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Soar as a junior

Brendan Amorin ‘18, Contributor

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College.  Responsibility.  Becoming an adult.  As I entered my third year of high school, these thoughts buzzed in my mind constantly.  From past encounters with my peers, it is fair to say that these concepts torment the lives of almost any student who has lived through them.

In hindsight, here are some lessons I wish to impart upon those whose currently reality is what many consider the most important and transformative year of high school.

The idea I mainly wish to address today is what it means to be an upperclassmen because it is a role that can often be misconstrued during hectic nature of the school year.  I hope that this piece can reach out to not only eleventh graders, but also to underclassmen.

Foremost to the juniors, rest assured that a college will accept you, you will be able to maintain the responsibilities you take up if you keep a clear mind, and adulthood will reach your grasp in good time.

Trust your guidance counselors, teachers, administrators, and family.  For the most part, they endured what you now endure.  They want to see you reach your full potential.

On this point, a lecture from Mr. Hayes’ Ethics and Social Justice class resonates with me.

To paraphrase, Mr. Hayes instructed us that true justice is discovering your best self in the betterment of others.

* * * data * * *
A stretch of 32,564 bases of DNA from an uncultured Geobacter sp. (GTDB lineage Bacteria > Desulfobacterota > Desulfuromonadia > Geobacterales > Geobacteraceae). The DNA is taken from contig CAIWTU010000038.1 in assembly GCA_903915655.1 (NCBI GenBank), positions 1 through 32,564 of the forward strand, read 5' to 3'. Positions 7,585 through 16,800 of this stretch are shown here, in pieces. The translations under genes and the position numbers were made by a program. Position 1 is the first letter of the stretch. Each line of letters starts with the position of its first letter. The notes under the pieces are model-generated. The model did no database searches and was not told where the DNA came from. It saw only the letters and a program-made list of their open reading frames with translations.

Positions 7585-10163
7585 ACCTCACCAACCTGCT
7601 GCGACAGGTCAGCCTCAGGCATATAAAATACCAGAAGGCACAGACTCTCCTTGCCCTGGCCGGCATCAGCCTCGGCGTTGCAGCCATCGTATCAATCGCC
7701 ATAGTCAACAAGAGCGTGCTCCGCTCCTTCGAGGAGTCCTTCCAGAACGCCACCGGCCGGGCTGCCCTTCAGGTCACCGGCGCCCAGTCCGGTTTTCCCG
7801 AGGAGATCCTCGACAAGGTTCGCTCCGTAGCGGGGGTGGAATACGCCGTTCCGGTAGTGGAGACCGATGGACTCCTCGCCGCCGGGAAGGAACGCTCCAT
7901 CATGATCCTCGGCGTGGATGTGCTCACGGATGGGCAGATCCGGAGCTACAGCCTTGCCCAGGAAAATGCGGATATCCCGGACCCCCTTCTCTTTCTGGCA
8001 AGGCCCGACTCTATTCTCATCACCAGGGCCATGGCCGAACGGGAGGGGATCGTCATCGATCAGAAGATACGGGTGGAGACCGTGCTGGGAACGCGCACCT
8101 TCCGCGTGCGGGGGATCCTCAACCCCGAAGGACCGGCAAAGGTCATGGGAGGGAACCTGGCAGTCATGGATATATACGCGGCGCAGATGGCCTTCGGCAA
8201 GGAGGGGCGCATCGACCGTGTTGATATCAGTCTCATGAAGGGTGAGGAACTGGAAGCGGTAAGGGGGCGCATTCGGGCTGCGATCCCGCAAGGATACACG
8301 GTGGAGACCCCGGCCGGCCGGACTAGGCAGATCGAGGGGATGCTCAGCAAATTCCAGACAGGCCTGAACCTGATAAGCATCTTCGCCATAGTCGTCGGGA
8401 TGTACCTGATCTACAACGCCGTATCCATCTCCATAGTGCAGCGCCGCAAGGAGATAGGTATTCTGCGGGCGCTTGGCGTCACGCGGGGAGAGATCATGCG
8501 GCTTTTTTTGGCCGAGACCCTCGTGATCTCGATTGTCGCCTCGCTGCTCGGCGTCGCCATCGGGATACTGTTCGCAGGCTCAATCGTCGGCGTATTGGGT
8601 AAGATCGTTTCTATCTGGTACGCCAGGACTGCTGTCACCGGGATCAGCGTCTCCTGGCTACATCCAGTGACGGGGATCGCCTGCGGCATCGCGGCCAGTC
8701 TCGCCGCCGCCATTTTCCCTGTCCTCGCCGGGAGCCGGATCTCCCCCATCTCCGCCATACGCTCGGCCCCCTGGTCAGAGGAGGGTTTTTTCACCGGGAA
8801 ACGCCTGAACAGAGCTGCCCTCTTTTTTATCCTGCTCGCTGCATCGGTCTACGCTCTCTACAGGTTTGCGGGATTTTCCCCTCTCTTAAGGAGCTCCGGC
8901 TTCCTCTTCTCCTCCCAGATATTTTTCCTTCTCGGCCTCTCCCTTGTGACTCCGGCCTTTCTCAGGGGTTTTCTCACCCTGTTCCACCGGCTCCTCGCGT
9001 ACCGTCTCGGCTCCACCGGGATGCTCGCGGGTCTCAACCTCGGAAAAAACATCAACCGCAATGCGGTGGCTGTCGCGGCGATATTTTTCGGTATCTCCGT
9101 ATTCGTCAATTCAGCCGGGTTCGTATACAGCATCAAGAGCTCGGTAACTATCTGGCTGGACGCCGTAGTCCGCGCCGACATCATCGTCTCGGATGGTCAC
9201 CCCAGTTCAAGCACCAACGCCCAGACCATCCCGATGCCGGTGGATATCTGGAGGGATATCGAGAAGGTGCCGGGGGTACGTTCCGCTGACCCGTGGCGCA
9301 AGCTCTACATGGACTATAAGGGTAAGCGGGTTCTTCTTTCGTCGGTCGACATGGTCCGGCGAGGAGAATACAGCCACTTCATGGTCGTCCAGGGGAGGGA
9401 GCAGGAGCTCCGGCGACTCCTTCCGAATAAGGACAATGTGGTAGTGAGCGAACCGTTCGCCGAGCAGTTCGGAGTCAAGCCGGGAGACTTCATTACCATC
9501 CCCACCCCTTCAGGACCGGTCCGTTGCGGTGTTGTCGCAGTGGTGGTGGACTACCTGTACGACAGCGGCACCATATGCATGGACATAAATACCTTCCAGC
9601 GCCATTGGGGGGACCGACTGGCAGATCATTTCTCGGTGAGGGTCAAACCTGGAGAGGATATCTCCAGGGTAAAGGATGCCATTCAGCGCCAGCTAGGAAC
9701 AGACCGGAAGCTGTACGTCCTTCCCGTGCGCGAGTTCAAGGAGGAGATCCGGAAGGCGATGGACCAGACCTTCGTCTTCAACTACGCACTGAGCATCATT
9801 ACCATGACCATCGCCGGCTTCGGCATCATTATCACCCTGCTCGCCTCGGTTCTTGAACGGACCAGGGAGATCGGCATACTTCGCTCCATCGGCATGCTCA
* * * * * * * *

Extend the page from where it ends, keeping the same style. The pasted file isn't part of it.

Never before hearing this did I contemplate that being there for others would hone my own passions.  If anything, my journey to discovery was solely an individualistic mission.  With this perspective in mind, I will answer my original question.

In the simplest possible way, to be an upperclassmen is to keep doing what you are doing. Once again, rest assured that if you do not take every AP class or if you are not involved in every extracurricular activity, you will still end up where you belong.

Ideally by now, you have found your niche within the community, and if not, you still should try new things in order to find it.

A common misconception is that there is some hidden algorithm to leading a club or a team, but I guarantee that each of you has the ability to lead something.

At least one thing impassions every leader, which stands as the key for you.  Keep doing your best at what you love.  As you develop these passions, take risks that are outweighed by the love for these interests.

Do not let public speaking prevent you from running for student government if you love politics.

Do not let a standardized test keep you from your dream school, and if you do not get in, have no regrets because you brought your all.

You may stumble, but with your passion in your mind, nothing can stop you. Mr. Huynh described our role best while talking to the senior mentors.

We set the tone of the school through our enthusiasm. If some bring their best every day, then it will infect the atmosphere around them.

As an upperclassmen, you can show everybody that the best you stands as the only you that anyone deserves.

There never will exist a perfect mold for a leader, so do not try to force yourself into one that you do not fit, but rather pave your own style.

By showing our community our unique selves, everyone will be able to soar.   

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The Eyes and Ears of BC High.
Soar as a junior